Mobile payment can be made easy for consumers: you only have to enter your card details once, the information will be saved and using the service will be that much quicker the next time. This one-touch payment method has spread rapidly in the last few years, with the examples best known in Finland being Wolt and Über as well as the Apple and Google app stores.
To the consumer, it looks like the credit card details are stored in the application. In reality, however, the storage of such data is governed by strict legislation. In practice, only regulated financial institutions are permitted to collect card information. This means that other companies can only create one-touch mobile payment systems through payment transmission service providers that offer tokenization.
Token-based payment services enable the storage of card details and recurring payments since the merchant is never in possession of the customer’s actual credit card details. Instead, the card numbers are stored by the payment service provider, which transmits the card details in connection with transactions.
Token service providers include Nets, Verifone and Adyen. The services offered by these operators mostly differ in how the customer experience can be tailored, the geographical limits of the services and the commissions charged for payments.
NEW LEGISLATION PROVIDES FOR OPENS APIs AND BETTER CONSUMER PROTECTION
The Payment Service Directive 2 or PSD2 entering into force in January 2018 will change mobile payments by requiring stronger authentication of consumers in connection with transactions. In other words, simply entering your card details will no longer suffice; the identity of the payer must also be verified through strong authentication. This can be implemented through two-factor authentication, for example. The authentication can take the form of a message, such as a push message or SMS, that the buyer must confirm in connection with the purchase.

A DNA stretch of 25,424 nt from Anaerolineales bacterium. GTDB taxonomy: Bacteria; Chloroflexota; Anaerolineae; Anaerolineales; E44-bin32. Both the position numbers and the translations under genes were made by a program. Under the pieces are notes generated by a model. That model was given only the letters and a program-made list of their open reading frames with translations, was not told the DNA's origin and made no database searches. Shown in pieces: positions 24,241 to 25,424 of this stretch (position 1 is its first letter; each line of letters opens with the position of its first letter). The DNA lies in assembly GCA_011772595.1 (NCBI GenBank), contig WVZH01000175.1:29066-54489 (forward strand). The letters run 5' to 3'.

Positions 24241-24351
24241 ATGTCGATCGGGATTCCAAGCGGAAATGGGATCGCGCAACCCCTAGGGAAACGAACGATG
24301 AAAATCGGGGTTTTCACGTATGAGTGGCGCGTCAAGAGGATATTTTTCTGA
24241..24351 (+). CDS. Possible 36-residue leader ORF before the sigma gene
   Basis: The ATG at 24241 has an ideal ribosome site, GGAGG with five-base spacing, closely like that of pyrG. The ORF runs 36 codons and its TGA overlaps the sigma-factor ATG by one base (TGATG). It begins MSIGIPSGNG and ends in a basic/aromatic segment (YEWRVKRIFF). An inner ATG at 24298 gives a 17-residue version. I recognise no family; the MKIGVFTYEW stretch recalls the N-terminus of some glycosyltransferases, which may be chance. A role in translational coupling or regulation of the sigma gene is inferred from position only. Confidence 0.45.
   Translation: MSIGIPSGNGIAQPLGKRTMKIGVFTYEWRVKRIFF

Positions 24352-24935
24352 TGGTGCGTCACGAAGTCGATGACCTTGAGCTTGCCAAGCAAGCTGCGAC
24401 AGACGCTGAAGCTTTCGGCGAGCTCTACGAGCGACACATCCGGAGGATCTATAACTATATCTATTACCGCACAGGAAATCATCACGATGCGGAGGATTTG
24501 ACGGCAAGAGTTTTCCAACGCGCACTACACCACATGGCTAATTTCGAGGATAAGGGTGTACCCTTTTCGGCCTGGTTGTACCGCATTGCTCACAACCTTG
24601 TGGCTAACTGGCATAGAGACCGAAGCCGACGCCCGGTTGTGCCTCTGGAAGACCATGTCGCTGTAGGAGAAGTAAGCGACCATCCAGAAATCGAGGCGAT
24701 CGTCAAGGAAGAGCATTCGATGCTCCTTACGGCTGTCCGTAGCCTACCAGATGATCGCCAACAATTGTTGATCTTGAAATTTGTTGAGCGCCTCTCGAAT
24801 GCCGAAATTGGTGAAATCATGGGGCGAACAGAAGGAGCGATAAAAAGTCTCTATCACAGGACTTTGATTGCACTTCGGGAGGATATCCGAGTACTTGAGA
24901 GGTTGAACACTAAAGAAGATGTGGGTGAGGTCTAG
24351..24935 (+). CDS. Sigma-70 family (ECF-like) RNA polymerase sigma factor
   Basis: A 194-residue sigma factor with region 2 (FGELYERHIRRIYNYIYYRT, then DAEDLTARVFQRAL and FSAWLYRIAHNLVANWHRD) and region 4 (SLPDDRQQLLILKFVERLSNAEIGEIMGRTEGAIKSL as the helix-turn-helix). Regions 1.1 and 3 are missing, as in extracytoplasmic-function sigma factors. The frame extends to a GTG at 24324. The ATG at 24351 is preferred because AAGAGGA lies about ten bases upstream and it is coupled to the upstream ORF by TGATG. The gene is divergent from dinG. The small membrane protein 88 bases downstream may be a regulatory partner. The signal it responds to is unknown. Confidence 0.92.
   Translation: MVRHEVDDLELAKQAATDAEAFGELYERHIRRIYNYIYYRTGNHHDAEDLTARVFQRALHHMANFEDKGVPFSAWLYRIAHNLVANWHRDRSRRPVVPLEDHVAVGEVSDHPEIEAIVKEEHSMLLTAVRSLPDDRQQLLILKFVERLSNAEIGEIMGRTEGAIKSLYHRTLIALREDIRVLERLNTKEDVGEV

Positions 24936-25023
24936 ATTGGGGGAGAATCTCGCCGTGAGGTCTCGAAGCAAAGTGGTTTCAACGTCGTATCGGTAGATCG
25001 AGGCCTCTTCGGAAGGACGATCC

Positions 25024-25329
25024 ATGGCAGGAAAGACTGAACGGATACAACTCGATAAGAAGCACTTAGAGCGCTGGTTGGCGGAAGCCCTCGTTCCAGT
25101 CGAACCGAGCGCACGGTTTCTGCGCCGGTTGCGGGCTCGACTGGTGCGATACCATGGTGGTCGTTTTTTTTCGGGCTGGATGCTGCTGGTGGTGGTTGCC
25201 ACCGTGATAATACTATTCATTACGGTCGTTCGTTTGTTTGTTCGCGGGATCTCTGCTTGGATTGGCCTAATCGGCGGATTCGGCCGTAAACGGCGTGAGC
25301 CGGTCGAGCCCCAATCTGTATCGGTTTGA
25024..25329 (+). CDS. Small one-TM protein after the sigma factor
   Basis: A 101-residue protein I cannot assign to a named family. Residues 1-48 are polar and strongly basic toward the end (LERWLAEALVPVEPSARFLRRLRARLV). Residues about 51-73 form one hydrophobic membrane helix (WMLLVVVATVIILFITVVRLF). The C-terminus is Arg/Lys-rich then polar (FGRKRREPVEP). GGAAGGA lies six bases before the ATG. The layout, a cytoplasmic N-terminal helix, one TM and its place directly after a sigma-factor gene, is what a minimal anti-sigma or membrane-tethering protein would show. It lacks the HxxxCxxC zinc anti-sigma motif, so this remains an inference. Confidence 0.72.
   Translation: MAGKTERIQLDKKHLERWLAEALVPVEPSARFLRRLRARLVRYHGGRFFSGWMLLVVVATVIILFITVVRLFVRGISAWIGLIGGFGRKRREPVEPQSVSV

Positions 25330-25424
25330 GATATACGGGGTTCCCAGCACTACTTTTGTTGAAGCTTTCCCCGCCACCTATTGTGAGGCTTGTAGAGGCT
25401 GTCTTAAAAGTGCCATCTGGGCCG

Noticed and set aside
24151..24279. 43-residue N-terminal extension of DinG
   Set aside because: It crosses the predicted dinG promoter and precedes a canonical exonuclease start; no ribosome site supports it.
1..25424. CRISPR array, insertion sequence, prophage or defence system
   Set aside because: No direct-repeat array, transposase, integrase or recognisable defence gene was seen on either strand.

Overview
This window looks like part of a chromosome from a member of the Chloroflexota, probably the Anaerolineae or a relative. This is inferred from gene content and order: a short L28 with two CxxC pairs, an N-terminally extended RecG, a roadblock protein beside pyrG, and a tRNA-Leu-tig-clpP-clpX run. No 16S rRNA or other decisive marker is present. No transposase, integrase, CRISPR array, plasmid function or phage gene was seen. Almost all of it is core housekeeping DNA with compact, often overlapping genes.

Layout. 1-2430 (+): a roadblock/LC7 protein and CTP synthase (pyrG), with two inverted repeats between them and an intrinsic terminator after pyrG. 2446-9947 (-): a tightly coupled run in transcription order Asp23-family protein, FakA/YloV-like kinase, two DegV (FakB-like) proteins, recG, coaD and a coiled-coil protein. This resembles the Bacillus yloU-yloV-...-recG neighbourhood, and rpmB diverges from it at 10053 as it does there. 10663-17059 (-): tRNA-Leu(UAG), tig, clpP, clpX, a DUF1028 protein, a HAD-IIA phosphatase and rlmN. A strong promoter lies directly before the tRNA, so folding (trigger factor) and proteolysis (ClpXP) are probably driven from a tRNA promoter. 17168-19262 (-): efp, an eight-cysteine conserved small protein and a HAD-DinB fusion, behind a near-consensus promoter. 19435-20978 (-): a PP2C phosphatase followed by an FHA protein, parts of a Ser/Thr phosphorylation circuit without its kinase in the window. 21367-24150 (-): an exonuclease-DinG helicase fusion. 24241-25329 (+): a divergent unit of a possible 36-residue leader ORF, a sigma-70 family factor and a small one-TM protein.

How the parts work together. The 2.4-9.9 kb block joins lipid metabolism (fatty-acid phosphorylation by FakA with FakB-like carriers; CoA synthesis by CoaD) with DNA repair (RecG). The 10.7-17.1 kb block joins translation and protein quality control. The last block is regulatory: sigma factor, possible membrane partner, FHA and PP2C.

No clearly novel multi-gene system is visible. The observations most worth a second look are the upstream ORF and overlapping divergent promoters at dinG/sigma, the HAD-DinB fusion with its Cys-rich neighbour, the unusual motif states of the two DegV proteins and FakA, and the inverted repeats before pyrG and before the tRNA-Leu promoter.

The changes to legislation will also have an impact on service providers. Traditionally, online payments have been routed through payment service providers, with many actors in the chain of transferring the money from the buyer’s account to the merchant. For merchants and payment service providers, the biggest change entailed by PSD2 will be that, in the future, banks will open an API to the consumer’s account if authorized by a strongly authenticated consumer.
This means that merchants will soon be able to get their hands on the consumer’s account without going through a throng of middlemen charging fees for their services. Until now, innovations related to payments have largely been the purview of financial institutions, but PSD2 will encourage service providers to innovation and transparency, which can only be a good thing.
Cards have already replaced cash as the most common payment method. The next big step will be from cards to mobile.